In Mandaue City, home to 40% of Cebu’s export industries, local government officials turn into doctors when it comes to resolving labor woes.
Since adopting a program that allows the city government to intervene in labor conflicts, “an ounce of prevention is better than a pound of cure” has become the mantra of officials and businessmen.
A marketing company based in the area was once losing P348,680 a day due to a labor dispute. This may be a staggering figure but non-monetary losses, such as damage to the fragile trust between labor and management, costs even more.
Strikes and labor disputes started hounding the city when its economy started to grow. As Cebu’s industrial center, businesses are highly capital- and labor-intensive.
During the term of Mayor Alfredo M. Ouano from 1988 to 1995, Mandaue City experienced an economic boom. Annual income surged from P30 million in 1988 to P196 million in 1995.
When the Asian financial crisis in 1997 struck, companies in the city struggled to stay afloat by scrimping on employee benefits and trimming down their workforce. These resulted in an increase in labor disputes. The city government did not have a single office that looked into labor issues and officials got caught with their pants down whenever problems arose.
Amid this chaotic backdrop, the city government turned to a European idea dubbed as the Tripartite Industrial Peace Council (TIPC). The program placed the government in between labor and management, an impartial entity that both could trust. To make conciliation better, the TIPC has a board of trustees where representatives of labor unions and management in every industry sat together.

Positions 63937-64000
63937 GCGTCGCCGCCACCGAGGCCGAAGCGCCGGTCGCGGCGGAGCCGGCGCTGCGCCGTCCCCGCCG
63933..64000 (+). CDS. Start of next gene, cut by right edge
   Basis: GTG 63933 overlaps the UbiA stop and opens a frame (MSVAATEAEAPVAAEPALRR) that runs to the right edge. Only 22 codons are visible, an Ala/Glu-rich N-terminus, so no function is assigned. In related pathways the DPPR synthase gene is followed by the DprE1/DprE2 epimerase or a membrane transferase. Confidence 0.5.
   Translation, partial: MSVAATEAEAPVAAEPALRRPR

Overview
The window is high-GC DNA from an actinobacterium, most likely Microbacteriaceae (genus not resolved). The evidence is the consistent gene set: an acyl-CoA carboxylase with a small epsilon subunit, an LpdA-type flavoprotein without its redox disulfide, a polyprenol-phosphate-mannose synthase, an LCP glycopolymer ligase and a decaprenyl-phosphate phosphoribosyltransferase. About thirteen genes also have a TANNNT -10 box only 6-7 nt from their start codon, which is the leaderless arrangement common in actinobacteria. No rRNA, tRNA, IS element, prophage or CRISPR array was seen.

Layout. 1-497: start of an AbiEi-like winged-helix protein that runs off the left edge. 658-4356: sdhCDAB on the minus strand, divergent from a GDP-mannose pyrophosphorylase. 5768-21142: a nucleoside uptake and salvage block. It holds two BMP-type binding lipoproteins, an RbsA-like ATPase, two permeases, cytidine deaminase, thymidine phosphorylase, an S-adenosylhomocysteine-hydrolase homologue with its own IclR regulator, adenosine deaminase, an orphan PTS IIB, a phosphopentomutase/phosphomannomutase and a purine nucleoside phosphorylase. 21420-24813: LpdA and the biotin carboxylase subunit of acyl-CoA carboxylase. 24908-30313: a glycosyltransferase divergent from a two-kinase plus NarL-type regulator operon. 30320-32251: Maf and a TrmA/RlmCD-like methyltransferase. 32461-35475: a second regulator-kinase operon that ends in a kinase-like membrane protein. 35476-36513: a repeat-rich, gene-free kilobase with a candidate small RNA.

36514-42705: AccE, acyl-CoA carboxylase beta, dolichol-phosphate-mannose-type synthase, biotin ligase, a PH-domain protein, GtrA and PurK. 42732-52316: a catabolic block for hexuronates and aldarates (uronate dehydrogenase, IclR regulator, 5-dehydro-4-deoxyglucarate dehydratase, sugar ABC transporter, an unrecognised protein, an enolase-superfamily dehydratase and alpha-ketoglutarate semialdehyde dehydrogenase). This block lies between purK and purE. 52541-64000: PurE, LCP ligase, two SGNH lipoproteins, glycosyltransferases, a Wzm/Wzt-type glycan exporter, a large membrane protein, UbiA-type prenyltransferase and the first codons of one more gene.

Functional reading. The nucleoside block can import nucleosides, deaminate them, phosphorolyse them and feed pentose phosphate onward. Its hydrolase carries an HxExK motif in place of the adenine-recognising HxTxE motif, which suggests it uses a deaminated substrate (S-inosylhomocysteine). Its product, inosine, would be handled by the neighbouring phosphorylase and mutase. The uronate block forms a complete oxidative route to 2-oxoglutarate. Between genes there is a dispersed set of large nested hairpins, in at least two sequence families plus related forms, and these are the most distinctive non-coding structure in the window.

The board crafted a mechanism that allowed it to resolve labor disputes or lift a strike or a lockout at the onset. A Quick Reaction Team, composed of management and labor trustees in an industry, is immediately dispatched to a company that sounds the alarm bell when a labor problem arises.
The TIPC’s creative and regular meetings have also helped build relationships and improved communication lines. The TIPC holds, not just the usual seminars, forums, orientations and planning sessions, but also “Sabado Nights” – a friendly fellowship competition among the workers of various companies. There is also the “Sarap Magtrabaho, Bay!” (It’s Great To Work, Pal!) where companies purchase 20 cases of beer that serve as their employees’ tickets to join a band concert.
With stronger relations cemented between labor and management, parties could now understand each other’s position more objectively. This is especially so in a tough economic environment where companies had to resort to cost saving measures which impact on workers. Labor even agrees to compressed workweeks, job rotations, and shortened working days or hours to help the company to tide over the trying times.
Proving that the program worked, there was not a single strike in Mandaue City last year.